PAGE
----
FROM THE GUEST EDITOR
SOMEONE CALL A DOCTOR! The huge honour of guestediting an edition of EPM is the chance to hold a mirror up to the zeitgeist of property management and wonder, ‘Where do we go from here?'
If we look at the disruptors and the insatiable appetite that customers have for the more and the now, I believe that property management needs a check-up.
As we move into 2017, we are no longer in the business of property management, or even people management. While tenancy and financial administration are at the core of our service function, we have infected property management with the ‘relationship management' label. It wasn't until my bank started doing ‘relationship management' and making life hard one day that I realised we were all sick with management.
Watching my youngest child start to push back on her older sister's ‘managing' her at play, it has become obvious to me that at some point after we depart toddlerhood feeling managed by someone is at odds with the human desire to be an autonomous human being. Being an adult placed under management cannot be an experience that people are happy to pay for in the modern era. Here is why.
The 21st century is the age of the individual; for the last decade we have enjoyed the prevailing hipster subculture and its central doctrines of self-expression, specialness and uniqueness. Behind the beards is the cardinal belief that we are all free and capable of choosing to identify who we are and what we need to be happy.
The proliferation of the smartphone since 2011 is testimony to our craving for real-time, self-serve, noninterruption communication. The rise and rise of social media and microblogging platforms like Instagram and Snapchat strongly support the notion that we, the people of ‘now', want to be the authors of our own destiny. All of this is grossly out of sync with being managed and the notion of surrendering our
relationships to someone else for ‘management'. No. No. No.
We need to try to find a new word. In the education space, the qualifications we achieve to become real estate agents come from the training package for property services. ‘Property services', unlike property management, is starting to sound like something people might want. ‘Professional property services' is starting to sound like something for which landlords might be prepared to pay a professional fee.
Ours is a service industry and, like all service industries coping with the threat of disruptive forces, we are in the throes of an identity crisis. As we have increased automation and standardised, templateheavy communication, what our ‘service' actually is versus the ‘product' we administer can be difficult to identify at times. Most property managers use realestate. com.au, have the strictest arrears process possible and perform comprehensive routine inspections, so all of our brochures start to look the same after a while. Given that we all deliver a similar product, service is really the only competitive battleground of the future. So what is ‘service'? No one would confuse the service a doctor provides in diagnosing a medical condition with the medicine that is prescribed to fix it. The diagnosis is the professional service and the medicine is a product. Our processes and procedures, the protocols we have for responding to both routine, emergency and novel circumstances, are the medicine that we have available for the ails of residential tenancy.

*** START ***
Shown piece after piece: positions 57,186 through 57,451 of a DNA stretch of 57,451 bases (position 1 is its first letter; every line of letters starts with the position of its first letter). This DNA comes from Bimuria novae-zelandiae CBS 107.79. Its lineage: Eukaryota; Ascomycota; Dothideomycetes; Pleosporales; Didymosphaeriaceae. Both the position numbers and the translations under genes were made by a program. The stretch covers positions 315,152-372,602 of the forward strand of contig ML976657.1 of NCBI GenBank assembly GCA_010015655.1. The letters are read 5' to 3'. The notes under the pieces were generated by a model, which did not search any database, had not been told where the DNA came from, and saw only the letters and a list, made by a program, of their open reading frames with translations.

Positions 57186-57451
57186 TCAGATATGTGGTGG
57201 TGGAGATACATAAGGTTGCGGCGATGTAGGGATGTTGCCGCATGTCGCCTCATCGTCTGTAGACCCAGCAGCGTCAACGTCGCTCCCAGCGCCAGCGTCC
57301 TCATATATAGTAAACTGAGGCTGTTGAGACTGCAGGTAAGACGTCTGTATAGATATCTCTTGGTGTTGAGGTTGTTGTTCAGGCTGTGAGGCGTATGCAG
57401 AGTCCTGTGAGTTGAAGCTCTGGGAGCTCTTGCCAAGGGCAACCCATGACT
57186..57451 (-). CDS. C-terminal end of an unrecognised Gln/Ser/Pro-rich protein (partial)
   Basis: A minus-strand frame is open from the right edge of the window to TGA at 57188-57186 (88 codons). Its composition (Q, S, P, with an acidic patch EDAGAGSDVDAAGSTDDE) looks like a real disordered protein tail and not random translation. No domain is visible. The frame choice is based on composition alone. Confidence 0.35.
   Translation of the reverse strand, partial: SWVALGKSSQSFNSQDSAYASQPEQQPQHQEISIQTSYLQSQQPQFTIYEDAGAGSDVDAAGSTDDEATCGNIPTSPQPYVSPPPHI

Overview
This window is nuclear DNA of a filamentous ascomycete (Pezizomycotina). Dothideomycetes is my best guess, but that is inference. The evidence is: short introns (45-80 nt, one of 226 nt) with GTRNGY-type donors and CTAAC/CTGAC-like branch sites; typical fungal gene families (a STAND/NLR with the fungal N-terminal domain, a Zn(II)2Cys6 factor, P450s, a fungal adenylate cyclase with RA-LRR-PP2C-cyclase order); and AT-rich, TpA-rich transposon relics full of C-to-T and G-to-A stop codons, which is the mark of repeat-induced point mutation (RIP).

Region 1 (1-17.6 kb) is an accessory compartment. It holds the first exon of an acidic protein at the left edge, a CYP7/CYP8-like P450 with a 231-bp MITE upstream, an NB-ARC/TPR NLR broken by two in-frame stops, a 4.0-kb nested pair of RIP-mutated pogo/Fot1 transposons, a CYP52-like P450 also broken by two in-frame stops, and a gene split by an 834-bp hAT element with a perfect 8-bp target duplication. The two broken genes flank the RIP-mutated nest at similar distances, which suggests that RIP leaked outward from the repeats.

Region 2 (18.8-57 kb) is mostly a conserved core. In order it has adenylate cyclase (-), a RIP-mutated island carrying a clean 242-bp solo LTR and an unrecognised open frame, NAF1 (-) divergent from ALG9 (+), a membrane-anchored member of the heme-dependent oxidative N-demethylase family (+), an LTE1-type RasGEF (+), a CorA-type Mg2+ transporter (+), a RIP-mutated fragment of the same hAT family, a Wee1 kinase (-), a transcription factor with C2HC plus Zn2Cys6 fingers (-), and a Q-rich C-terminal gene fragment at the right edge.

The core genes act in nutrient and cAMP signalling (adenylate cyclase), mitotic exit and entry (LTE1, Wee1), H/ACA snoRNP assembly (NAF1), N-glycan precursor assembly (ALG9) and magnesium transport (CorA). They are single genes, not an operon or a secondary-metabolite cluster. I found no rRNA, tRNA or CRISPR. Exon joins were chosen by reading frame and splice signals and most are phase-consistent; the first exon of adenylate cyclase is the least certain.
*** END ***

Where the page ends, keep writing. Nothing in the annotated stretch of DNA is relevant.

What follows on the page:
But, we are more than just our processes and procedures. The elements that constitute professional service are the same, whether we are talking about a professional physician or a professional property manager.
Listen. If a doctor handed us a bottle of pills before we had the opportunity to describe the symptoms, we couldn't be confident that those pills were correct, or even safe to take in our circumstances, because no two patients are the same. The same goes for property management – no two situations are alike, so if you listen well in the first instance you will be in a better position of trust to recommend the best course of option.
Test. There are two sides to every story and in a situation that requires the compliance or cooperation of another party, such as a tenant agreeing to fix some damage, it wouldn't hurt to do some proactive liaising to ensure that you have the right end of the stick.
Diagnose. This is where you identify the issue and the options that are available to respond and treat it. If you missed any of the previous steps, you may recommend the wrong treatment and end up causing harm or losing trust.
Consult. I have always found it bizarre how PMs take ‘instructions' from landlords, although I understand it is the correct use of the word. It seems strange to ask a client what to do next. Instead, lay out the options, explain the risks and get your client to take up one of your professional recommendations.
Treat. This is simple – you administer the medicine. If there are arrears, send the remedy notices.
Follow Up. Like a good doctor, follow up and see how the treatment is progressing, and be authentic; a good bedside manner (or desktop manner in our case) is important.
If we are, as I say, sick with management, behaving like a doctor might be the medicine we need.
Climbing onto the soapbox now, I want to finish with the words of the esteemed contemporary philosopher, Dave Grohl, “This is a call”. A call for all PMs to stop managing people and to give a professional service, with a desktop manner that you would be prepared to pay for.
BEING AN ADULT PLACED UNDER 'MANAGEMENT' CANNOT BE AN EXPERIENCE THAT PEOPLE ARE HAPPY TO PAY FOR IN THE MODERN ERA.